Every year, millions of Americans spend an inordinate amount of time preparing their income tax returns. Some of this time is spent deciphering a complex tax code; however, a good bit of it is wasted because of disorganization. Whether you prepare your own return or use a paid preparer, organization is the key to minimizing your frustration with the process of letting Uncle Sam know how much you owe him.
A Good Guide
As is often the case, the past can help you plan for the future. One of your most powerful checklists in gathering tax information is last year's tax return. It's the best place to go to help remind you of the types of income and expenses you typically report.
Just take a look at the form. What dependency exemptions did you take in 2005? Do you still have those same exemptions? Are there any additions to your family or has a child left the nest and is no longer a dependent?
What kind of income did you report last year? Did you have wages that were reported to you on Form W-2? Were those wages from one employer or possibly multiple employers? Did you have the same employer(s) in 2006 that you did in 2005? Any changes in employment in 2006? Did you have interest and dividend income in 2005? Does your dividend and interest income come from the same source in 2006 as it did in 2005?
The information you can collect just by making sure you capture the same items of income you reported on your 2005 return can be a tremendous time saver. Even if you don't have the same sources of income in 2006 as in 2005, accounting for any changes will help you organize your data before starting the tax preparation process.
As with items of income, using your 2005 return can help tremendously with organizing itemized deductions. Each category of itemized deduction can be made up of numerous items. For example, schedules listing the charities you support and how much you gave in 2005 can guide you in identifying your 2006 charitable contributions. Investment fees, multiple sources for medical and interest expense, and other itemized deductions can be more easily captured if you know what you deducted in prior years and to whom the payments went.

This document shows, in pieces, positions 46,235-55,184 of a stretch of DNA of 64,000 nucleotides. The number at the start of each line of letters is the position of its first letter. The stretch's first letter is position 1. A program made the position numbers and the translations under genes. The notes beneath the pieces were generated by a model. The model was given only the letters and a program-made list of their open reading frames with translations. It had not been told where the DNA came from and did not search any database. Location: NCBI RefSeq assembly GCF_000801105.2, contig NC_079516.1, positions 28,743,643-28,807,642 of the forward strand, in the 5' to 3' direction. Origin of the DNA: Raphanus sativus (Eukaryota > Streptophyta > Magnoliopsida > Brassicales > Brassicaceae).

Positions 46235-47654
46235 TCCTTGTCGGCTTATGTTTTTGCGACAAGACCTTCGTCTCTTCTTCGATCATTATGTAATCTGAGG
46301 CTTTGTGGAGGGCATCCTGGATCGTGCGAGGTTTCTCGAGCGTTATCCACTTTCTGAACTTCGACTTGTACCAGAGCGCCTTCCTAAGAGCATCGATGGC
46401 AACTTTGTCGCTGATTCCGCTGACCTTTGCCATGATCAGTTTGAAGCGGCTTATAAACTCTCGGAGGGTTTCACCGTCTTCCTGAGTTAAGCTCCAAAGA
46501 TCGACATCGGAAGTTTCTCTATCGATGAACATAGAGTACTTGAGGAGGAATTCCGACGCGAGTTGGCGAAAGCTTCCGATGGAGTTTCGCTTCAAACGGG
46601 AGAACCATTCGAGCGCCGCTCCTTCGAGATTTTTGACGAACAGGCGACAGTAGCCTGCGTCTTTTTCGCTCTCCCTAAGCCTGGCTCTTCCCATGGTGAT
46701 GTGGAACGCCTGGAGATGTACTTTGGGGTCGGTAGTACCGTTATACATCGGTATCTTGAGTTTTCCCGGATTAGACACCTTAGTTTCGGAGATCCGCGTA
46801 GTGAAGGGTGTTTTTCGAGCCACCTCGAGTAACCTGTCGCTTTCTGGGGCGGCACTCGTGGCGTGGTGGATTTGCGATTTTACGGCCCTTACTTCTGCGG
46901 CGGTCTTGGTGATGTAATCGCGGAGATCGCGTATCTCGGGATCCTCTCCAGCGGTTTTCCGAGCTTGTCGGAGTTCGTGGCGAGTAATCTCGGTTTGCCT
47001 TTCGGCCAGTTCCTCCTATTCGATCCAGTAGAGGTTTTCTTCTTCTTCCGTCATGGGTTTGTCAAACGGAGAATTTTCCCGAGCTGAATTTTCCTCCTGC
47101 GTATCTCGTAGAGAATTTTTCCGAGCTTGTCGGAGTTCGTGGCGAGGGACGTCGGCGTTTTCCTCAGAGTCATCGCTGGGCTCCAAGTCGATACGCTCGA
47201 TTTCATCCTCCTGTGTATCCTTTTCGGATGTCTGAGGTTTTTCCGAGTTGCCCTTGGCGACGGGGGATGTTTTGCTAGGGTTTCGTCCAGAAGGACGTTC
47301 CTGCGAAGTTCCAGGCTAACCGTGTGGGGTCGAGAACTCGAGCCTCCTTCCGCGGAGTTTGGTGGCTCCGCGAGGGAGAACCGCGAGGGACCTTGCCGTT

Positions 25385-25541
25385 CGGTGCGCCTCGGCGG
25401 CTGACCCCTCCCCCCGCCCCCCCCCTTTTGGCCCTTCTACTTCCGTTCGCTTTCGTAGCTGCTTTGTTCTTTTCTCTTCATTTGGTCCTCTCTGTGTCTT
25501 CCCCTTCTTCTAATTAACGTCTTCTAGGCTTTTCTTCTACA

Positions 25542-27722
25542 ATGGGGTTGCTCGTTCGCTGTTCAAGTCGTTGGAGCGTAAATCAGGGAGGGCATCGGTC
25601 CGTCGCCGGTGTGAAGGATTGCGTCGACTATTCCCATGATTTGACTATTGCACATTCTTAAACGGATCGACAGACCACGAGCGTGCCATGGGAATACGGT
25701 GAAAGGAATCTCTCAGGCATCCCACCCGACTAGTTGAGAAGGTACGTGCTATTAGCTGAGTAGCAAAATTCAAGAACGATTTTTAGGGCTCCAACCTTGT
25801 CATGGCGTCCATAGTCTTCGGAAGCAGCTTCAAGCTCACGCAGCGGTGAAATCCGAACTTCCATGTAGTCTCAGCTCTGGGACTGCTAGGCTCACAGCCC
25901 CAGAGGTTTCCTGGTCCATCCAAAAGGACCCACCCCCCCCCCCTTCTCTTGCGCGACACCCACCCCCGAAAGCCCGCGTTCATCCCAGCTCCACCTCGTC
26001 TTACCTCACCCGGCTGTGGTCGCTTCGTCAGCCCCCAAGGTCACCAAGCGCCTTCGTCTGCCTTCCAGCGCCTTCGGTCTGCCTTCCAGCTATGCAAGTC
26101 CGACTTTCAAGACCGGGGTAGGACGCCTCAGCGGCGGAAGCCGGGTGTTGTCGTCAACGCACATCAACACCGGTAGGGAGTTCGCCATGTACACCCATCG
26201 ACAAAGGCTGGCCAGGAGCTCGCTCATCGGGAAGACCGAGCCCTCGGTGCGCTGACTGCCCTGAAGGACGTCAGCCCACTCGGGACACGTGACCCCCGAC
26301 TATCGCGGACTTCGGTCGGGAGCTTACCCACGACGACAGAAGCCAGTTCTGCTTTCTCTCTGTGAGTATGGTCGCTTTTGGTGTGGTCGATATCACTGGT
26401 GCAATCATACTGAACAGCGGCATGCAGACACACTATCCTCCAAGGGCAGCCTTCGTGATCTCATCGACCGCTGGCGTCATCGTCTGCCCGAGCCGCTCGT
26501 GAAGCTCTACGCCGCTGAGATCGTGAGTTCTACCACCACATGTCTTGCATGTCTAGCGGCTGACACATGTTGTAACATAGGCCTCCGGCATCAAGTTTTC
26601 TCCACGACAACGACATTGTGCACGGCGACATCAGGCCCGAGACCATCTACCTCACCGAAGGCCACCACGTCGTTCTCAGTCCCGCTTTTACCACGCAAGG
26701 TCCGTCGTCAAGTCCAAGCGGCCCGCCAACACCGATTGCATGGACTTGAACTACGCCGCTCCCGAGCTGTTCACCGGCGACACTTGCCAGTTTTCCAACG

Tax preparers think so much of prior years' tax returns as guides for the current one that we will typically ask for a copy of two or three prior years' returns if we don't already have them. Why shouldn't you attach the same importance?
It is probably not wise to rely solely on your prior year's return to help you identify all
items of tax significance. Tax law changes or errors in the prior year can trip you up if your only source is last year's return. This is why the use of a professionally prepared organizer is advisable.
If your return was prepared by a tax professional in 2005, chances are good that you will receive a 2006 organizer directly from your preparer. If you prepared your return in the past and plan to do so again, the American Institute of Certified Public Accountants has a fairly comprehensive organizer
that can be downloaded. Just click on the word "organizer" to take you there - and you will need Adobe Acrobat Reader if you don't already have it.
Paperwork from Afar
There are a number of forms you might expect to receive in the mail for the next few months. Of course, you can expect a W-2 from your employer, but the trail of paper doesn't end here. If you earned dividends and/or interest from a bank, brokerage or other financial institution, you can expect to receive a Federal Form 1099. If you sold stocks, bonds or real estate, you can also expect to receive a 1099. Independent contractors should receive a 1099 for any income over $600 from a single source. Retirement income and royalties will also be reported to you on Form 1099.
If you are expecting one or more 1099s, don't even think about sitting down to prepare your taxes (or take the information to your preparer) until you have the 1099s in hand. The most efficient way to prepare a tax return is to have all the information available at one time. If you use a paid preparer, this efficiency helps minimize the fees.
Are you a partner in a partnership or stockholder in an S Corporation? If so, you can expect to receive a Form K-1 from that entity. Make sure you either provide that K-1 to your preparer or make a note that it is outstanding. Most of the time, entering the data from a K-1, though vital in preparing the return, does not require an extensive amount of time. Of course, if you are in several partnerships or S Corporations, the time required to enter all of them will increase. Depending on the significance of your K-1 income, you may or may not get a fairly clear picture of your bottom line tax until it is entered.
Preparing a tax return, or collecting the data for someone else to prepare it, ranks right up there with a root canal for many people. Organizing data before tackling the preparation of your return will minimize your time and stress. Should you need help, please do not hesitate to call us. We're here to help you in any way we can.
Happy New Year!